CC: Your wife is also in the music business and worked at the same publishing company as you when you met, and had a hand in getting some of your biggest hits cut. What is that dynamic like?

EP: It’s pretty amazing, I got to marry one of my best friends. She’s got such good ears and a great pulse of good music. She was the one that took “Barefoot Blue Jean Night” to Jake Owen and up to Sony Records for that, and really just wore out Cliff Aldridge – he worked with Eli Young Band for years – for “Even if it Breaks Your Heart” and finally he was like “fine, yeah you’re right! This song would be great for them”. I mean that was a two-year process of “are you sure Cliff, this would be great for them.”

It really is amazing. There are so many people behind the scenes, my wife is a great publisher, there are so many great publishers in Nashville that really become the champions of songwriters and they won’t take no for an answer. I mean they take no all the time, it’s their job to hear no, no, no but whenever you get the yes and it all works out, it’s even sweeter.

My wife’s as sweet as can be and I’m grateful for her being such a passionate music person, I’m grateful that we met through music and I’m grateful that we’ve had success through music too.

CC: Your latest project “The Worktapes” was released a little while ago and has material to wet fans taste buds if you like, until your second album is released. It is a small collection of songs from your massive catalogue of over 1500 songs, what was that process like? We hope to have it released in the UK soon!

EP: So basically, if you and I wrote a song together we write the verse, we write the chorus, we’ve got the song done and before we go to lunch we’re like “we should probably record this, so we don’t forget it”. That’s the Work tape, it’s the rawest version of a song with just a guitar, the piano or whatever you’re writing on and whoever’s singing it.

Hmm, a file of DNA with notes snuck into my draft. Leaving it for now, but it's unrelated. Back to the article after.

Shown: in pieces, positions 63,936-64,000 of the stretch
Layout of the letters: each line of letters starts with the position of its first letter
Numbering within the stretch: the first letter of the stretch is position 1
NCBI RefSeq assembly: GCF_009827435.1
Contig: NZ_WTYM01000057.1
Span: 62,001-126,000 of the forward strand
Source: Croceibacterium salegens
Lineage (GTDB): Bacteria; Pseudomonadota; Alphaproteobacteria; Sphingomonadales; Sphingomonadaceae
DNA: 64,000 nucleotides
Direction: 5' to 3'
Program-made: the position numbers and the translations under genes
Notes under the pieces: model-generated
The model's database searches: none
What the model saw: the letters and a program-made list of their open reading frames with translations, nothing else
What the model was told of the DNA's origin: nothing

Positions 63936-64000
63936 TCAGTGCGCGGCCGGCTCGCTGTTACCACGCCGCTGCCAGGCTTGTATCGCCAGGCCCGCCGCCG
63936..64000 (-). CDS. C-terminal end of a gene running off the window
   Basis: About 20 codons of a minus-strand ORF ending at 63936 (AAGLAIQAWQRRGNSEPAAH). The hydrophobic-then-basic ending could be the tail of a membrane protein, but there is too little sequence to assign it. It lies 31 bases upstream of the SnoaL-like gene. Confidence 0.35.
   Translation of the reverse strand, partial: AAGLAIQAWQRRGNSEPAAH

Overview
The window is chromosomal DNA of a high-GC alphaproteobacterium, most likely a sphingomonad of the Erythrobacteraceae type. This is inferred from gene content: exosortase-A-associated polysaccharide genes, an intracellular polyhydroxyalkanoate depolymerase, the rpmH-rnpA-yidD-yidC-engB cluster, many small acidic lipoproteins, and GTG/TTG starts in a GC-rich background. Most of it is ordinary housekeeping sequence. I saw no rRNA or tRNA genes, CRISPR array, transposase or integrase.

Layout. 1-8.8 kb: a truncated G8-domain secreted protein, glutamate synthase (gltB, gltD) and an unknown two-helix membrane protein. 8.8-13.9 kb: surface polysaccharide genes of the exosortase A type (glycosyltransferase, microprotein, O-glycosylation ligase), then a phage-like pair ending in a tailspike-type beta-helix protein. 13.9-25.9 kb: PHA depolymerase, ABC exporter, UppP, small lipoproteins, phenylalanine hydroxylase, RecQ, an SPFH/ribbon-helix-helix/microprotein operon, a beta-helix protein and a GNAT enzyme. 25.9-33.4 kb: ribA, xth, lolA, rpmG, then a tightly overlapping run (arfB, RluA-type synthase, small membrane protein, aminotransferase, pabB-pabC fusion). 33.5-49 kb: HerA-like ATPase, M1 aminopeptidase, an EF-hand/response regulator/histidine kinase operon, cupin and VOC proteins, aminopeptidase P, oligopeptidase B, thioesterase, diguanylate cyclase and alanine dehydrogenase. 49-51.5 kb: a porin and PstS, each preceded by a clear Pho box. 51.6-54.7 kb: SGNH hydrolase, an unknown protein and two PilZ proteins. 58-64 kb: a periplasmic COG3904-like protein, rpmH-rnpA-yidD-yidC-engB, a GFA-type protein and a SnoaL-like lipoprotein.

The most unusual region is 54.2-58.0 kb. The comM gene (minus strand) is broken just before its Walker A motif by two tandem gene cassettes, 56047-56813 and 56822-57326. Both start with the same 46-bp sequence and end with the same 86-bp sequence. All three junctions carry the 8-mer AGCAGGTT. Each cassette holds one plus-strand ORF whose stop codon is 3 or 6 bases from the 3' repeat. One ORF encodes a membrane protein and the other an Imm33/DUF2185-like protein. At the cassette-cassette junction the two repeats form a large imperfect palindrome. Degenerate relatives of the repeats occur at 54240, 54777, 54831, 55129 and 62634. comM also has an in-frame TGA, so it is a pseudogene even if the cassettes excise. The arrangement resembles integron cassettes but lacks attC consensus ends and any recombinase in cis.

It’s literally that, just five songs that are as raw as can be. My wife and I have worked together for so long, it was her idea – she was like “Eric you need to let fans have music and what a cool way for them to hear you as a songwriter and singer and what is sounds like when you first catch a song. So that’s what we did, released five songs. Four of them I’ve never released at all and one of them “Less Than Whole” which was a song on my first album. They’re just very simple versions of those songs but there’s a magic in those recordings, I always think there’s so many great albums that were recorded as they were written and they’re some of the coolest recordings ever.

We didn’t have fancy mics set up and all that for these work tapes, I kinda wish I did but they’re pretty amazing versions.

CC: There was news of your sophomore album “Dressed in Black” being released, is that something we can still look forward to soon and what can fans expect from that or is it being tweaked slightly?